The Man who Turned The Pacific into Russian Lake
A monument to Aleksandr Baranov, the first ruler of Russian Alaska, to be erected in Arkhangelsk18 july 2022
18 July 2022 // The plans to commemorate Aleksandr Baranov, a native of Kargopol and the first Governor of Russian Alaska, whose capital he named Novo-Arkhangelsk, were announced in Pomorye. The movement to install a monument was started by the Hero of Russia Mikhail Malakhov, Chairman of the Ryazan branch of the Russian Geographical Society. The governor of the Murmansk Region Alexander Tsybulskiy supported the idea, as well as the proposal to make a biopic about the outstanding pioneer.
Aleksandr Baranov was born in 1746 in Kargopol, into a merchant family. Upon moving to Irkutsk in 1780, he set up several commercial expeditions to northeast Asia and Alaska. In 1790, he accepted the offer of the trader Grigoriy Shelikhov to manage his Northeastern Company, the future Russian-American Company. Baranov was able to put his outstanding talents to good use in this new field.
He faced a supremely challenging task of setting up a Russian colony on the lands owned by the warlike Tlingits. Upon founding the first Russian fortress on the Sheet’-ká island, he made an attempt to establish relations with the natives, welcoming their leaders at his residence and giving them gifts. He did his best to resolve conflicts with the Tlingit through diplomacy.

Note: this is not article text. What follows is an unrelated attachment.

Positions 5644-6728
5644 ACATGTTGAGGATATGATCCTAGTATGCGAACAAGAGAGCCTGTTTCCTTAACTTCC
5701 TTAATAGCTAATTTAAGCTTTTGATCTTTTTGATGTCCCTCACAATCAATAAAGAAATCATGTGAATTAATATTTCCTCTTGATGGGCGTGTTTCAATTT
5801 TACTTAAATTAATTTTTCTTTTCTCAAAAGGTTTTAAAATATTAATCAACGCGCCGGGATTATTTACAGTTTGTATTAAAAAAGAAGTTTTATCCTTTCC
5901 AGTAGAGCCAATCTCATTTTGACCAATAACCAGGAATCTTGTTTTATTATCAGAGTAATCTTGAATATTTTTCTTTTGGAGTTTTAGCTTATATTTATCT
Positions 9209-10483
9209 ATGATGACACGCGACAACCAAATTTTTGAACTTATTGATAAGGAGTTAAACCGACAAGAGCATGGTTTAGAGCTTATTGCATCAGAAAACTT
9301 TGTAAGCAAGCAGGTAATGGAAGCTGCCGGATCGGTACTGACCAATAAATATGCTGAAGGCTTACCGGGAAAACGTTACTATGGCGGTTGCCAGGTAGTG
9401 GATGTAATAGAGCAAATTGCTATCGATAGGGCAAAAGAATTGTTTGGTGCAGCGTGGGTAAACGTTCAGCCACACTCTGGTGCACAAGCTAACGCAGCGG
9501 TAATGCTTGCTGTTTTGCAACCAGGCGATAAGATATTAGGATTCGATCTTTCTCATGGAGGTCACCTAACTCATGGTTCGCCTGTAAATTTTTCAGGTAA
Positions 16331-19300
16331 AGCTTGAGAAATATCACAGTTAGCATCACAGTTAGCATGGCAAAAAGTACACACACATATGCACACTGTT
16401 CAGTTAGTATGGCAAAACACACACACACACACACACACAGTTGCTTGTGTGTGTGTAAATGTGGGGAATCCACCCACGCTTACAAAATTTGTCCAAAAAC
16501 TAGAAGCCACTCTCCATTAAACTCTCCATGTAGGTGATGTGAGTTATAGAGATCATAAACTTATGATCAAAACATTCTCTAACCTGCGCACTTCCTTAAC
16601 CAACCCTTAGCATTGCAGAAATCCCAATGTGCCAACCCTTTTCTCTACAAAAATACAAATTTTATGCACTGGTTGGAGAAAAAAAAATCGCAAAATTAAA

However, once the ruler of Alaska left to attend to business matters, a war broke out, and the fortress was rased. In 1804, Baranov led a new expedition to Sheet’-ká. He would avoid engaging the Tlingit until the natives first sparked a conflict. Upon defeating the rebellious locals, he rebuilt the Russian outpost on the island. Baranov founded Novo-Arkhangelsk, which went on to become the capital of Russian America and a foothold for advancing south into California. The foundation of a new fortress on Sheet’-ká hugely raised Baranov's profile among the locals. The Baranov era in the history of Russian America ended in 1818. After having served there for over 25 years, he left the Russian colonies.
Baranov's contribution to the development of Alaska was immense. In 1989, a monument to him was erected in the city of Sitka. However, when a protests against racism surged across United States, there was a demand for the monument to be toppled. Then, the governor of the Arkhangelsk Region Alexander Tsybulsky offered to take the monument off the Americans' hands.
On 14 July 2020, the city council of Sitka decided to move the monument to Baranov from the city center to the museum of local history, so it remained in the USA. Still, a monument to the outstanding pioneer in Arkhangelsk is going to happen. 'Aleksandr Andreyevich Baranov is a key figure in the history of Kargopol, the Arkhangelsk Region and the whole of Russia,' Tsybulsky stated.Read more The Return of a Legend Why the search for a polar pilot who disappeared 85 years ago continues to this day